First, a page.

Anna and I are Hugh Fearnley-Whittingstall fans — big time. We can watch a whole series (or more) of River Cottage on 4od in one sitting. It’s embarrassing. We often refer to the man behind River Cottage on a first name basis, as though we share saucepans with him:
“What shall we have for dinner tonight?”
“How about Hugh’s nettle gnocchi?”
“How do you reckon I should cook this saddle of venison?”
“I don’t know, check with Hugh.”
So you can imagine the heart palpitations and buckets of anxious sweat when Anna told me that the River Cottage team tweeted for bands to play at their River Cottage Canteen in Axminster. Anna responded in a flash, and a date was set. Having followed the progress of the River Cottage project from the beginning, a trip to the River Cottage Canteen promised to be a kind of pilgrimage for us.
Suz, the general manager of the River Cottage Canteen, did nothing to stifle our fervour when she informed us that the Canteen’s head chef Tim Maddams planned to challenge people’s reliance on meat-as-a-meal with a seasonal and local Veggie Feast. We were to provide the soundtrack to this evening of vegetable delights.
While Anna and I are both carnivores, that’s never stopped us from serious vegetable adoration; and, as two minds set to sustainability, we’re always eager to try new and exciting veggie dishes to cut down on more carbon-intensive meaty meals. So, our liaison with the River Cottage Canteen seemed to promise not only the fulfillment of a musical dream for us, but also a culinary one.
The experience did not disappoint. We were greeted warmly, and no sooner than we unloaded our gear did we peep through the service station to the kitchen and spot the man of the evening himself, Tim Maddams — mutton chops and all! Anna and I both froze: we were totally star struck!
Suz saw the hunger in our faces before we even played. She laid out a snack for us, in the form of the best pork pie I’ve ever had (though Herons! all agree that pork pies would be equally good, if not better, without jelly), a surprisingly savoury and tangy red cabbage salad, and a crispy spinach and nettle tart — kind of like a hedgerow pizza.
Our audience were very sympathetic to a bunch of strangers interrupting their meal with music. We made several friends after the set, over shared bottles of River Cottage’s own Stinger, a real ale brewed with nettles that surely would have made it to my list of Top Five Beers, had I known about it last year.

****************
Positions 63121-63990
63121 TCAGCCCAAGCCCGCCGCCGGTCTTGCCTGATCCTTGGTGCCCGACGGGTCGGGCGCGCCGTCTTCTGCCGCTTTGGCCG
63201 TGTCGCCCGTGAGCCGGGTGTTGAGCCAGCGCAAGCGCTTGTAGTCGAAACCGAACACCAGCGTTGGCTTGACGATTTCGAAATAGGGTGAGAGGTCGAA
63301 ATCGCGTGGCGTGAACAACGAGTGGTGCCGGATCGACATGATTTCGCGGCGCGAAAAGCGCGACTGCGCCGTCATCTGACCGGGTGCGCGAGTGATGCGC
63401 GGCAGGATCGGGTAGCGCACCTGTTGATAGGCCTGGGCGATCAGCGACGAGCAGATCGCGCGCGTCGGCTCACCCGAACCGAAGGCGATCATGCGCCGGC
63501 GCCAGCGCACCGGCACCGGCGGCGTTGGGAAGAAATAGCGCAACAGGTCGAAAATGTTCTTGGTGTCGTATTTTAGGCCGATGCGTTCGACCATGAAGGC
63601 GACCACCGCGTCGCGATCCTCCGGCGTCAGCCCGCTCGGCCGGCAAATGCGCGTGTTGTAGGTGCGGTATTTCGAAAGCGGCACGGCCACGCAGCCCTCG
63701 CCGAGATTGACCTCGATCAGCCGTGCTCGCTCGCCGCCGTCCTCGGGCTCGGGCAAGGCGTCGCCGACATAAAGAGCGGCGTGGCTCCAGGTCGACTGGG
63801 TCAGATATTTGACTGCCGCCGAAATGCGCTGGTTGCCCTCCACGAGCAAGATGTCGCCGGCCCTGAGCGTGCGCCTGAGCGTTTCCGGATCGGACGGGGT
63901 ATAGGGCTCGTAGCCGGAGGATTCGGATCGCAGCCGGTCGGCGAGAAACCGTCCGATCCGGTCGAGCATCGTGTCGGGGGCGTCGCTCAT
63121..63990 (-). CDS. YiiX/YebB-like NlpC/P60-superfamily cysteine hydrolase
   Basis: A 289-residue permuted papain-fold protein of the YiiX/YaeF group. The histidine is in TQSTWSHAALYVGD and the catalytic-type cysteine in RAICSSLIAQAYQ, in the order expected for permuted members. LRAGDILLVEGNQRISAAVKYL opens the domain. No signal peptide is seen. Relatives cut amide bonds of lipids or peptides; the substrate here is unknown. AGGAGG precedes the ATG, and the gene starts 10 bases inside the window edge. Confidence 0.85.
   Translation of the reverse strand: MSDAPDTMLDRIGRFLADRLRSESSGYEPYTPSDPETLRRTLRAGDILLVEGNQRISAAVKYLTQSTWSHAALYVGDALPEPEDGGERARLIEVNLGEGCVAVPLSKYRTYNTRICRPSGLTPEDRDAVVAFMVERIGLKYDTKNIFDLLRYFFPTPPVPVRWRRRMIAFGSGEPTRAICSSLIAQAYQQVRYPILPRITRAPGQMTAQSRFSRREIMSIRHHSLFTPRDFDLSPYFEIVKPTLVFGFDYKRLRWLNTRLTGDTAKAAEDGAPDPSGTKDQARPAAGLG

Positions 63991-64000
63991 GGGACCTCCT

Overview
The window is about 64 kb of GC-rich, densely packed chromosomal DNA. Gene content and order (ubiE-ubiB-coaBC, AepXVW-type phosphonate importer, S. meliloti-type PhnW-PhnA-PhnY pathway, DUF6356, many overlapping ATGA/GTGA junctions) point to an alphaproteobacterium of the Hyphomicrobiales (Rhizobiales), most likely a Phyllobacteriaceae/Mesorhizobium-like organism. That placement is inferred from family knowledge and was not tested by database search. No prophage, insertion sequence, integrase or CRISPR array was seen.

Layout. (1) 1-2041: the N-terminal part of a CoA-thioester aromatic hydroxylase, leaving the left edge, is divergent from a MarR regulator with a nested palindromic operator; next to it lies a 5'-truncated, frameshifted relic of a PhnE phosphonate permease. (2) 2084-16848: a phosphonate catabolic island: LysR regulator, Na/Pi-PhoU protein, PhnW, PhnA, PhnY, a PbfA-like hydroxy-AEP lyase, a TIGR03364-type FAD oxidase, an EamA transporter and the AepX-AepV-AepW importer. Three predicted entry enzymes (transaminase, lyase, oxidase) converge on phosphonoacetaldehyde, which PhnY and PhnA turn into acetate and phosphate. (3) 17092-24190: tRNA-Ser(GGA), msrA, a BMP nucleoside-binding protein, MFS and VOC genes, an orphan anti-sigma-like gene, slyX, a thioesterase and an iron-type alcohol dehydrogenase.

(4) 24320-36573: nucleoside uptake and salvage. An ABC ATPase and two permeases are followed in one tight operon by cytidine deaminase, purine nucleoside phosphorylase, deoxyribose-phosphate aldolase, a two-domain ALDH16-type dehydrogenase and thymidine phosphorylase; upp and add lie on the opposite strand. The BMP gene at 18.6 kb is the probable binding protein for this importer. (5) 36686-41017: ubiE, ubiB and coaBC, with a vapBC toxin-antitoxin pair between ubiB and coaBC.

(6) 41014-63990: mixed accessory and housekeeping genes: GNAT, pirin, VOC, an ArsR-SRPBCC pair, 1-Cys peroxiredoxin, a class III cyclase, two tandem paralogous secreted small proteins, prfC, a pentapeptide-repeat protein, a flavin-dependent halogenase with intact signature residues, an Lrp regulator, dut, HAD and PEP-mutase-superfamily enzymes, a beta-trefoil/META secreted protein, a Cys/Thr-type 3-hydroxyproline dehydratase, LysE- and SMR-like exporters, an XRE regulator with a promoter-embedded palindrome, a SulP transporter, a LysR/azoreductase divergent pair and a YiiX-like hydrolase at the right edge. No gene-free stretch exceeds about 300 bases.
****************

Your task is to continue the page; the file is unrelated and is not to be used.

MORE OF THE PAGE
The Veggie Feast consisted of four courses, and we were lucky enough to partake of two of them. The first was a nettle soup, served with a chive cream, a drip of hemp oil, all topped with a perfectly poached egg. If any of you doubt the culinary potential of nettles, I advise you to get your foraging gloves on and go picking! This soup was a vivid spring green colour, with a nutty and floral aroma that is the trademark beauty of the prickly nettle. Not a Heron! missed meat in this dish, believe you me.
Second came a pattie of deep-fried goat’s cheese, served with hazelnut and parsley pesto (PHOAR, as my mate Aoife would say) accompanied by April’s A-list celebrity vegetable — asparagus. The tender spears of asparagus were marinated and grilled, and they burst with flavour in your mouth. All together, it was like harnessing the flavour of spring and serving it up so well you could cry. There’s no photo because we scoffed it pretty much as soon as the plate hit the table.
I’ve heard some people say that a meal isn’t a meal without meat; they often say that without meat, they simply don’t feel full, or like there’s something missing. I think that’s foolishness. Anna made a good point: “Have these people never eaten risotto? I’d like to see them eat a whole plate of creamy wild mushroom risotto — and then eat a steak!”*
At the end of the meal (and our performance), Tim asked the crowd to raise their hands if their dinner left them missing meat. Only a handful of people felt that their inner carnivore couldn’t be quieted with the well-prepared treasures of the vegetable kingdom.
I think that Tim proved an important point: while I wouldn’t want to go through life never again enjoying a bacon sandwich or a roast chicken, it’s not just possible but pleasurable to eat regular meat-free meals without feeling like there’s something missing.
The River Cottage Canteen’s Vegetable Feast inspired Anna and I so much, that the very next day we went out with our neighbour and her three little girls, foraging along the riverside here in Stroud. We gathered a whole cloth shopping bag full of young nettles, and another of wild garlic (leaves, stems, flowers and bulbs), and brought them all back to our kitchen.
A few weeks ago, Anna and I were given the gift of Darina Allen‘s Forgotten Skills Of Cooking by our dear friend Aoife Mc, the culinary blog whiz behind I Can Has Cook. We used one of these Forgotten Skills to make wild garlic pesto; it’s a skill I don’t plan on forgetting any time soon!
Meanwhile, Anna and the kids blanched the nettles, mixed them with three egg yolks, parmesan and ricotta cheeses, seasoned them and worked them into a dough. The dough needs about an hour in the fridge to set firm; then, with two spoons, Anna and I turned this cheesy prickly dough into one of my favourite Italian dishes: gnocchi.
The little dumplings of gnocchi can be laid out on a large dish (baking dishes do the trick) dusted with flour, while a pot of lightly salted water is brought to the boil. The gnocchi need to be boiled about six at a time (don’t crowd them), for about two to three minutes, or until they begin floating at the surface. We ate them with butter, grated parmesan and a twist of ground black pepper.
*Our drummer James could probably do this.